North Carolina's treasurer, Dale Folwell, is urging the board that oversees the state's employee health plan to end coverage for GLP-1 drugs such as Wegovy and Saxenda, citing high costs.
"It defies logic that Novo Nordisk can sell the exact same product in the Netherlands for $296 per month and in the United States for more than $800 per month," Mr. Folwell said in an Oct. 24 news release. "They should be investigated by the Federal Trade Commission for unfair and deceptive business practices."
North Carolina's health plan provides coverage to more than 740,000 public and state employees, retirees and their dependents. It is currently facing a $4.2 billion funding gap over the next five years.
According to Mr. Falwell, weight-loss drugs are currently used by more than 23,000 members on the health plan with a net cost of more than $800 per member per month. The plan spent $52.3 million on Wegovy and Saxenda specifically during the first half of 2022, accounting for 2.6% of Novo Nordisk's entire North American profits on the two products. Spending on the two drugs is projected to exceed $170 million in 2024, and increase to more than $1 billion over the next six years.
"We are not questioning the efficacy of the drugs, but we simply can't afford these medications at the manufacturer's current price point," Mr. Folwell said.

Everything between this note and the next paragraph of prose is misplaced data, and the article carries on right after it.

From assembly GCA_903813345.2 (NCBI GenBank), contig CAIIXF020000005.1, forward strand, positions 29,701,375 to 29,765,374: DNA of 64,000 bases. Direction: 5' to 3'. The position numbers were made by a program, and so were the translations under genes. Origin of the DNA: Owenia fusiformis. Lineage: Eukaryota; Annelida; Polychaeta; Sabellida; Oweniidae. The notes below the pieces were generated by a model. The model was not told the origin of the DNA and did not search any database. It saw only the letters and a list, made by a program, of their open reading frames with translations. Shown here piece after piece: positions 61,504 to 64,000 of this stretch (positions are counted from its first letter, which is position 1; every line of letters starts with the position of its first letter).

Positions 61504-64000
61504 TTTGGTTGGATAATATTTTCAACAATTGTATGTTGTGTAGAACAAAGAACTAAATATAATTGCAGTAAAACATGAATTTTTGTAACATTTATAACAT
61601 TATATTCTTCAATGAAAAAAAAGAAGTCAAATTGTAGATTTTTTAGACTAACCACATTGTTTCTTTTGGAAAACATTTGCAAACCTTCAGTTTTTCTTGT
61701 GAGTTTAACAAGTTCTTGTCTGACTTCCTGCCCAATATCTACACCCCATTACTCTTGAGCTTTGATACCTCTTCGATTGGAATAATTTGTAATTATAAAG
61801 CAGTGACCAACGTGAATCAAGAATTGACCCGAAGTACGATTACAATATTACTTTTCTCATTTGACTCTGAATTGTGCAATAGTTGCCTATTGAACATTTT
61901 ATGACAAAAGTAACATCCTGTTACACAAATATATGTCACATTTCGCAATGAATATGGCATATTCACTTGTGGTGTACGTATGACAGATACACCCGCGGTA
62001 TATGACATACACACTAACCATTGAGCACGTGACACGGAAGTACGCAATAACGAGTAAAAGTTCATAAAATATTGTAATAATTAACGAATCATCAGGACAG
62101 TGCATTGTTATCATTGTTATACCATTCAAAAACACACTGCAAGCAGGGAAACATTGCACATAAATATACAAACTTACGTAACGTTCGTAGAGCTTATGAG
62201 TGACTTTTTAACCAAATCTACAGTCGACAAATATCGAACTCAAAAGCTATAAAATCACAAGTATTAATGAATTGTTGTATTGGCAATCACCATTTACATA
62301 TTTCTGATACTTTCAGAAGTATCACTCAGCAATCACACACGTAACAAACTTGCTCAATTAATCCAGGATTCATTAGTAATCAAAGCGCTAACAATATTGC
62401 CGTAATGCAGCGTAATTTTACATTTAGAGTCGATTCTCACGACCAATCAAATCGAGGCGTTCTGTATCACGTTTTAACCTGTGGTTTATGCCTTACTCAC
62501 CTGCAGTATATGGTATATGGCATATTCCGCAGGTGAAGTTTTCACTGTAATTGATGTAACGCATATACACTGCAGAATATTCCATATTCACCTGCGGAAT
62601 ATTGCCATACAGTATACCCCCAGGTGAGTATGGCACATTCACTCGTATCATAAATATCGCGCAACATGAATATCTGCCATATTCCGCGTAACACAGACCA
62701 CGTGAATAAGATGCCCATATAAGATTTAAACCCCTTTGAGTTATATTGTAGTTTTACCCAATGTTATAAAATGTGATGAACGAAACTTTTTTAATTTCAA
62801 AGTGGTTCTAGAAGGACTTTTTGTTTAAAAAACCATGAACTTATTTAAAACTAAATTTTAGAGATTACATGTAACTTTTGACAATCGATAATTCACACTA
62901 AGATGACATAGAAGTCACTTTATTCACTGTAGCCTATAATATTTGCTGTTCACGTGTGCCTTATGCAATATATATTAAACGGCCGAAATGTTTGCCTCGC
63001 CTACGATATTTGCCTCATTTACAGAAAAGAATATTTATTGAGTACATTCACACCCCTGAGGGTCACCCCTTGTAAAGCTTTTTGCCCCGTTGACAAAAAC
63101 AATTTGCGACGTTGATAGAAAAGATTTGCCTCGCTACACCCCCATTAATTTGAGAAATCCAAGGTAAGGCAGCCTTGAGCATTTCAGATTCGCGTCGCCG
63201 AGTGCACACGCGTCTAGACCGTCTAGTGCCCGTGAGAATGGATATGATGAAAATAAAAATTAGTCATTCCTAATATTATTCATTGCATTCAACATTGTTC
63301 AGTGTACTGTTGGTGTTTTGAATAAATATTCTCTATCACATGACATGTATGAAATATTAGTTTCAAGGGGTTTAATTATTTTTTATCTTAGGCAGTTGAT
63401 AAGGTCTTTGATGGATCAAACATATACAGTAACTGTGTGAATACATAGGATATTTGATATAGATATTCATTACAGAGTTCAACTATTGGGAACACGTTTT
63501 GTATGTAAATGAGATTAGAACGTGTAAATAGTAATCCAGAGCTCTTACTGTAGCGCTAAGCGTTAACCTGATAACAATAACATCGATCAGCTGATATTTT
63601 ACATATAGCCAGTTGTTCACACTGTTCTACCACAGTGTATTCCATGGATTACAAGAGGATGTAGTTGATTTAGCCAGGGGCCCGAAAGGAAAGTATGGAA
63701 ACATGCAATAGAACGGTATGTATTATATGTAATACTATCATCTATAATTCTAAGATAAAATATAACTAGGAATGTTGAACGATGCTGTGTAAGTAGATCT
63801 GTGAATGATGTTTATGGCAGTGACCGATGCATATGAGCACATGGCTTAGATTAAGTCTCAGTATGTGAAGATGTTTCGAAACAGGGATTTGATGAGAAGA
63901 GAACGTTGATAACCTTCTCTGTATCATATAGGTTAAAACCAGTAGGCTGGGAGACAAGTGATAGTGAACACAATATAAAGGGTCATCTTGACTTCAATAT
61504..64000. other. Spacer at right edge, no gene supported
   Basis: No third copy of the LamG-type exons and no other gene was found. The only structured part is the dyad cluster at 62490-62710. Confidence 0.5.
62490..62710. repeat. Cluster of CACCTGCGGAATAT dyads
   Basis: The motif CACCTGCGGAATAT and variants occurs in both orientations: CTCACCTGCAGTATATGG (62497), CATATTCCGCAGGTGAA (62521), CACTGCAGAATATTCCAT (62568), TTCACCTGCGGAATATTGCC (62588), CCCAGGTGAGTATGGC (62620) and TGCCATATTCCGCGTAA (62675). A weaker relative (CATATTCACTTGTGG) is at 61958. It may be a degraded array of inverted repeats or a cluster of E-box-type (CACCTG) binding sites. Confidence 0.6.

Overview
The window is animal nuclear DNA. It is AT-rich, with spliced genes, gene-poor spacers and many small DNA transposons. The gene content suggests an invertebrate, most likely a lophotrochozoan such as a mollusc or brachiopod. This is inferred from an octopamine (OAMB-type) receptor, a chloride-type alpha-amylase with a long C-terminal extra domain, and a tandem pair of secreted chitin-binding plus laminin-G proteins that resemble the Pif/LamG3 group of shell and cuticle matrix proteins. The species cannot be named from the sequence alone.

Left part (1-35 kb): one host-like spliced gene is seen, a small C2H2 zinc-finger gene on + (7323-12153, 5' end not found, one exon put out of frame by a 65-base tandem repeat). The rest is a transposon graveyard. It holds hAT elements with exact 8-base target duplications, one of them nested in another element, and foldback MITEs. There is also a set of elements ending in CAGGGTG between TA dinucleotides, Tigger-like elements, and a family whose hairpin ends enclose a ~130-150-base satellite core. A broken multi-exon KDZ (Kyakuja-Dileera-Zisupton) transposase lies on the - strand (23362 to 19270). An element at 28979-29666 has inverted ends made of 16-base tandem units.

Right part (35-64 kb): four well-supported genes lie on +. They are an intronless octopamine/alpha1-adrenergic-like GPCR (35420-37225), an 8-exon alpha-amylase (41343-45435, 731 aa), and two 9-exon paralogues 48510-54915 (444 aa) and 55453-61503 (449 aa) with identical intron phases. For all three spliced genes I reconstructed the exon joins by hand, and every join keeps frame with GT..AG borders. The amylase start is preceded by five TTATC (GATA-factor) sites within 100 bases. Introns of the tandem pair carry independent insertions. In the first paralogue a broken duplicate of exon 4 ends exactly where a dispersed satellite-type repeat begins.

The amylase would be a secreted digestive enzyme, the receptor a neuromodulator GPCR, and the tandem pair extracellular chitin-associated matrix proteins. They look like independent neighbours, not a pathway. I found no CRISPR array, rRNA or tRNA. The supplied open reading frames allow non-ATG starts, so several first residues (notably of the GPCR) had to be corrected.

On Oct. 26, the board overseeing the state health plan delayed a vote on whether to continue covering GLP-1s, the News & Observer reported. The board instituted a temporary moratorium for new users however, effective Jan. 1, which is also when the board will resume coverage discussions.
As demand for GLP-1s continues to surge, payers and self-insured employers have consistently ended coverage for the weight loss medications over the last year. Minneapolis-based Hennepin Healthcare is ending coverage for Wegovy and other injectable weight loss drugs for its employee health insurance plan next year, St. Louis-based Ascension dropped coverage for weight loss drugs from its employee health plan in July, and the University of Texas System in Austin ended coverage under its employee and retiree health plans in September, citing high costs and low adherence rates.
GLP-1s come with a steep price tag, costing upward of $10,000 per year without insurance. Private insurers often do not cover GLP-1 drugs for weight loss only, though they have been more likely to cover the drugs when they are prescribed to treat diabetes. Ozempic, Trulicity, Victoza and Mounjaro are FDA approved to treat Type 2 diabetes, and Wegovy and Saxenda are approved for weight loss.
The country's largest insurer, UnitedHealth Group, told investors in October it wants to lower the price of weight loss drugs, but it needs drug manufacturers such as Novo Nordisk (Ozempic, Wegovy) and Eli Lilly (Mounjaro, Trulicity) to get on board.
"We're very positive about the potential for another tool in the toolbox to help folks manage their weight," CEO Andrew Witty said. "We recognize that has potential benefits, but we're struggling, and frankly our clients are struggling, with the list prices which have been demanded of these products in the U.S., which are running at about 10 times the level of prices paid in Western Europe."
"We need the manufacturers to move. It's as simple as that. And we remain extremely open minded to any model that works," Mr. Witty added.